Jay Pachino & Holyfield's Superb Projects Prove That Battle Cats Have What It Takes
Jay Pacino & Holyfield's Superb Projects Prove That Battle Cats Have What It Takes
Battle rappers almost never get their flowers. While the battle rap culture is as alive as ever through the corporation and crowd-funded cyphers and battle series, very few rappers cut from that cloth have stoked the mainstream with popular songs and commercially viable projects – at least in recent history.
Though on no part the whole fault of these rappers, detractors will allude to their preference for traditional forms as an exercise in inaccessibility. To an extent true, an invested look into the cyphers and rap battles of the day will grant the open-minded listener the chance to draw parallels between, say, a Dabu The Gemini (a prominent battle rapper) and a Zlatan Ibile. Like the stories that inundate much of contemporary Nigerian Hip Hop and its dabble into Afro elements, tales of humble beginnings and dreamy futures are found in the lyrics of battle rappers. Although more Nas than Naira Marley, they've earned the right to be seen as relevant a rapper as any other.
This fact is even further solidified so early in 2020, where two leading battle rappers have released great EPs. Holyfield's Pain is Love, and Jay Pacino's The Pacino Story, are projects which, bar for bar, can stand with the finest Hip Hop coming out of Africa. And even better, they cut into the lives of its creators in a way very few projects by such rappers have.
Holyfield - Pain is Love (PIL)
Pain is Love, released on February 11th, is a coming-of-age narrative which, in its most honest moments, casts its creator Holyfield as one who've seen a lot of life, it's tough and its wins, however small it seems. "Pressure," its opener, is a confessional that runs down Holyfield's thoughts, which, even when it flits between topics, is held tight by an impressive pen. Over a silent and somber beat which lends itself to the introspective, Holyfield raps "None of my colleagues could say I lack prominence/ I'm mad confident but enslaved in a black continent," the entirety of the opener rare mix of personals, braggadocio and hurt at his inability to (yet) break through the music industry of a country that promises little for people like him.
It would seem this pain drives the 5-track EP. Whether it's on "Moving Up," where he raps "how dare you give a hungry nigga food for thought?" or on the Posi-assisted "Run Away" where the eccentric theme of eloping is as casual as rapping about cartoon and cereals. As far as sonic appeal will always be a topic of discussion, "Run Away" is the most realized on the project, as he ditches the traditional 16 for a duet which was a reward for the listener who'll desire something lighter. But that's the only light you get in Holyfield's 5-act drama of pain. He leads you by the hand into that world, which should preceded the realization that even as celebratory themes continue to be the norm, music – rap music, especially – should shine a light on the complexity of the human condition, and that involves all the pain we've casually set away. Holyfield doesn't set his away, and we're the better for it.
The 2016 winner of the prestigious Hennessey VS Class rap battle event, Holyfield seems to be growing into a proper artiste, capable of delivering bars which peel into his person more than declare his lyrical superiority which, although is on display on PIL, acts as a vehicle to his introspective songwriting.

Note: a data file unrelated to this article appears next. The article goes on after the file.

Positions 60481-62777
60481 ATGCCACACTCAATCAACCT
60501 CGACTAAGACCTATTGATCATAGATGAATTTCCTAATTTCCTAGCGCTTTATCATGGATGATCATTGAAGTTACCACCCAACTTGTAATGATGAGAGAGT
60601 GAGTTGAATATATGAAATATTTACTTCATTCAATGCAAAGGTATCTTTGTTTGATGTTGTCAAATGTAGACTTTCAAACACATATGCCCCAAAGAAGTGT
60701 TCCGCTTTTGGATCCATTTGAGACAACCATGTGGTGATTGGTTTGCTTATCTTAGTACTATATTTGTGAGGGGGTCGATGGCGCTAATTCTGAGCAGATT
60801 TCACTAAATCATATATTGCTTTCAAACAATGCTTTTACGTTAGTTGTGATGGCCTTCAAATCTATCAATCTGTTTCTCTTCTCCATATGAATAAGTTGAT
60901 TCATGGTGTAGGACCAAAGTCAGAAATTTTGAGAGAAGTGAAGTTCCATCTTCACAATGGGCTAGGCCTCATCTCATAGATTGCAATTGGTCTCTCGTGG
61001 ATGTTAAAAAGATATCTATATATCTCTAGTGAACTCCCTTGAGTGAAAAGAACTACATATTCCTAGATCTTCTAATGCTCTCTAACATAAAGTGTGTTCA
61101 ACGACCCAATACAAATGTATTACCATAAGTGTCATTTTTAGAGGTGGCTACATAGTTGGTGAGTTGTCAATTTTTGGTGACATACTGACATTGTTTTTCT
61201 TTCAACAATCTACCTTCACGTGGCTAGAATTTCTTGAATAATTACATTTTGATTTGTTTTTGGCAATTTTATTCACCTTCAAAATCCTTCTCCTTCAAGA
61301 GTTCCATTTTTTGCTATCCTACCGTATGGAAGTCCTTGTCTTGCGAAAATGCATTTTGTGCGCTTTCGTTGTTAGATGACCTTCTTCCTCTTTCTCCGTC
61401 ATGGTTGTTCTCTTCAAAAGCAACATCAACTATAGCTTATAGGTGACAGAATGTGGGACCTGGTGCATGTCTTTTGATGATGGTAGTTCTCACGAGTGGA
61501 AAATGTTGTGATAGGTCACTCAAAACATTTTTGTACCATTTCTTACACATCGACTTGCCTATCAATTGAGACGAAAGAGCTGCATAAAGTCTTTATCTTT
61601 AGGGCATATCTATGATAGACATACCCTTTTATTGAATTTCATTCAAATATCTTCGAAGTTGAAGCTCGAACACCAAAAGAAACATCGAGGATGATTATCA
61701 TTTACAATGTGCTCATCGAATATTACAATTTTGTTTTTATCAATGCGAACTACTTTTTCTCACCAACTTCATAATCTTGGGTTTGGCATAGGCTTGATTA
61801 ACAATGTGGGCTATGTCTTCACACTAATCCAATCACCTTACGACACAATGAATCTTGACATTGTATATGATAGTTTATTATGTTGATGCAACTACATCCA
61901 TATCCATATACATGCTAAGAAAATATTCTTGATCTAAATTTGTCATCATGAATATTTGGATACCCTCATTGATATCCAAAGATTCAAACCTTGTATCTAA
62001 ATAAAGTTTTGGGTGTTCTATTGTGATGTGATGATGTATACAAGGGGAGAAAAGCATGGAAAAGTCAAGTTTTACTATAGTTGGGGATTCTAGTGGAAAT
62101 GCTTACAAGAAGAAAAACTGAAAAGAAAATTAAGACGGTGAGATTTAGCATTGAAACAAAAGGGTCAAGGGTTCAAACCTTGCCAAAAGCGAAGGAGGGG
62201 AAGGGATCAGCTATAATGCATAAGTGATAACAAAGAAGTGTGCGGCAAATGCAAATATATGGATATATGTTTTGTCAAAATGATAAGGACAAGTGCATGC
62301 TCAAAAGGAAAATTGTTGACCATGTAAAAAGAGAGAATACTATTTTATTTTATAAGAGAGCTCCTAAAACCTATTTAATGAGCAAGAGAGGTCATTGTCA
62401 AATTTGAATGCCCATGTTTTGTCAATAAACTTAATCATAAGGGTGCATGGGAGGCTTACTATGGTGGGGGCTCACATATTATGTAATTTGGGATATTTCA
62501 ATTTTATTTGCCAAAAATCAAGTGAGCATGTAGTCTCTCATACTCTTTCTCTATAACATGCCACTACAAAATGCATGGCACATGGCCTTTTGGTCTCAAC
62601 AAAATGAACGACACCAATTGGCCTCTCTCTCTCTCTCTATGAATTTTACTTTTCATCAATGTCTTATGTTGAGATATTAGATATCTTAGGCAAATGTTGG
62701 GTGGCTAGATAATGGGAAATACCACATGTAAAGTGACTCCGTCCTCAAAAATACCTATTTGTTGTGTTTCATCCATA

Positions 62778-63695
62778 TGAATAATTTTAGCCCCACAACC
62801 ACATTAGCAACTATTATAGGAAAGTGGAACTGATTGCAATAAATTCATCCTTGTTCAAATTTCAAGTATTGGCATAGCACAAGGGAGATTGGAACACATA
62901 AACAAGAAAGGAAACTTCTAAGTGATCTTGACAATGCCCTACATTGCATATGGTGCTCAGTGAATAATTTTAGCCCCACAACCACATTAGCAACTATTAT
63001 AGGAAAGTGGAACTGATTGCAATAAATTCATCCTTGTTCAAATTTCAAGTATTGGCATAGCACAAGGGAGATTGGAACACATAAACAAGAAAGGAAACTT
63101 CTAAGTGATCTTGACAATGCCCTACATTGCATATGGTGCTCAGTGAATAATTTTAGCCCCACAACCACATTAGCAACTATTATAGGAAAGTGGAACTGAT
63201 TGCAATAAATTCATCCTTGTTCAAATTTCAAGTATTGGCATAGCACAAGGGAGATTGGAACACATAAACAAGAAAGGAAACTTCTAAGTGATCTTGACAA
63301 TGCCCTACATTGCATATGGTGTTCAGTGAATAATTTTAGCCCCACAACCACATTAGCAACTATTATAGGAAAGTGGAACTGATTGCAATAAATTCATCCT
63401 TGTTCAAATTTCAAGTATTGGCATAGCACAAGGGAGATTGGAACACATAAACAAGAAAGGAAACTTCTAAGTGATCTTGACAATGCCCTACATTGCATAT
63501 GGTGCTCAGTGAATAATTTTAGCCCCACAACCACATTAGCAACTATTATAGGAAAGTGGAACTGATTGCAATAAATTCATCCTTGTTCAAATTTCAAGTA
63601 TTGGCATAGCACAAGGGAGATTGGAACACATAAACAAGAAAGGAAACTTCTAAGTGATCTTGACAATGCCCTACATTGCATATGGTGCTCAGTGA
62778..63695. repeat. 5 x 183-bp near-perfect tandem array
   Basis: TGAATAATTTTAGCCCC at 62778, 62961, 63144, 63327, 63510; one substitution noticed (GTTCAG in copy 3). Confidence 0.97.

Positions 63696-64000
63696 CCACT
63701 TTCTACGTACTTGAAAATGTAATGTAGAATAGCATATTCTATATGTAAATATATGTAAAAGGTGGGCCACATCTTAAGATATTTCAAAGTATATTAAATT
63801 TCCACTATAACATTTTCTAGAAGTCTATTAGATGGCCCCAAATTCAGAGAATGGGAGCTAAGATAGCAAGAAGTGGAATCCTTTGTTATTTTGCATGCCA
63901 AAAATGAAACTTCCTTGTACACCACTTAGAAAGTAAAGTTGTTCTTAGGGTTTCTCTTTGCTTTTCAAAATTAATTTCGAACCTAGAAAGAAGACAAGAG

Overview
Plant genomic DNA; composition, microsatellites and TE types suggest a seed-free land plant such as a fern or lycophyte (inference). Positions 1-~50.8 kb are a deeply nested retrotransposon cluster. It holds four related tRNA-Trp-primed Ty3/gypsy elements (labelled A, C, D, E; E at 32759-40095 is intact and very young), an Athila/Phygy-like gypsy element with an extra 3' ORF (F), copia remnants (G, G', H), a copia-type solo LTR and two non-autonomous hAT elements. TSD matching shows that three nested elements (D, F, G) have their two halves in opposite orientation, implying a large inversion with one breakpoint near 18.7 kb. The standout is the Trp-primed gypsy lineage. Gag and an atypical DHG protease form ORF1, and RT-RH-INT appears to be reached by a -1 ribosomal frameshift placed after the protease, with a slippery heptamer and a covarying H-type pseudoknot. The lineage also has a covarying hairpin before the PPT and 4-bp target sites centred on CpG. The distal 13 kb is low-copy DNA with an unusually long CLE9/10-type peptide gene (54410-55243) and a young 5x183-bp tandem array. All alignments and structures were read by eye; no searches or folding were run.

Jay Pachino – The Pachino Story
Jay Pachino is yet another battle rapper with something to prove. The Pachino Story begins with a bold declaration. "This is Hip Hop in its pure form, all elements combined," he raps, then going on to label himself "the reincarnation of Modenine."
He's kinda right: while the "Cry" rapper is far from needing a reincarnation, his influence sparkles in Pachino's approach to writing and even in delivery, his bars hard-hitting and direct as Ali's punches. With a confident delivery to match the pen, Pachino comes across as an MC who was made for lines like "depression got me OD'ing (Odin) on drugs but ain't one eyed" and "over a decade couldn't break through; it's time to pick the locks." The song, "Brief Illness," runs, stream-of-consciousness style, as the rapper gives a middle finger to a hook or a restriction, running down themes which, were I inclined to opt for a tweet, would post a link and say he was rapping circles around the beat.
As he's established, Jay Pachino is more Modenine than MI, but he possesses the uncanny ability to render the hardest bar relatable. On "100" even, he employs popular Nigerian culture by way of an old Nollywood movie. A classic confrontation by Osita Iheme (Paw-Paw) on his father (asking why he wasn't rich) leads into Pachino's own considerations ("I'm from a Third World country where the people are poor") and how deep into unsavory dealings people will dig to get a fair chance at surviving through that Third World existence. "What If" finds Pachino asking even more questions at fate and its workings. Emstorm-assisted "Everyday" plays like a triumphant moment, even though Pachino is more invested in telling you he'll never relent. Somehow, chasing dreams even in nightmares is enough triumph for a guy like Pachino. It's a raised fist that promises to punch through boxes and gates; it's a story that resonates with the average Nigerian who's (likely) born to a forgettable society. But still we rise.